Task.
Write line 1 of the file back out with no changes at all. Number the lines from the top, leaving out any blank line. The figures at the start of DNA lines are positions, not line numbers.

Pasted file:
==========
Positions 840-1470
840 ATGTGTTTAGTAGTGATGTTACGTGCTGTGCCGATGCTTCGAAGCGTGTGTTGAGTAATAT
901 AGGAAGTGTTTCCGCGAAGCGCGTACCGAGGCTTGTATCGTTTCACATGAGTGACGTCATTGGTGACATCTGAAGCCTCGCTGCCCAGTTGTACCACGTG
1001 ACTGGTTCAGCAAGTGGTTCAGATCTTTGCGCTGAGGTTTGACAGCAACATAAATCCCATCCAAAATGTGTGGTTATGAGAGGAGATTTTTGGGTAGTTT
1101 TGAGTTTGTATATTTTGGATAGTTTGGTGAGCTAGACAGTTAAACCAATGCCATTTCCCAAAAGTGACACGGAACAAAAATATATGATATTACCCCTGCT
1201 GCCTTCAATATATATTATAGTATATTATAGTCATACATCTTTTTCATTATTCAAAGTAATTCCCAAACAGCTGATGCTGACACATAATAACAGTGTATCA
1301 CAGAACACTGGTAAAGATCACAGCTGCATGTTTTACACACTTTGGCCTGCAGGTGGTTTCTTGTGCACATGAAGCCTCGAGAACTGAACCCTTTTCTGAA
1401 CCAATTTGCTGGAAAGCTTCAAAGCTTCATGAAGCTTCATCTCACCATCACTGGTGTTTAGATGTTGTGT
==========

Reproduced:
Positions 840-1470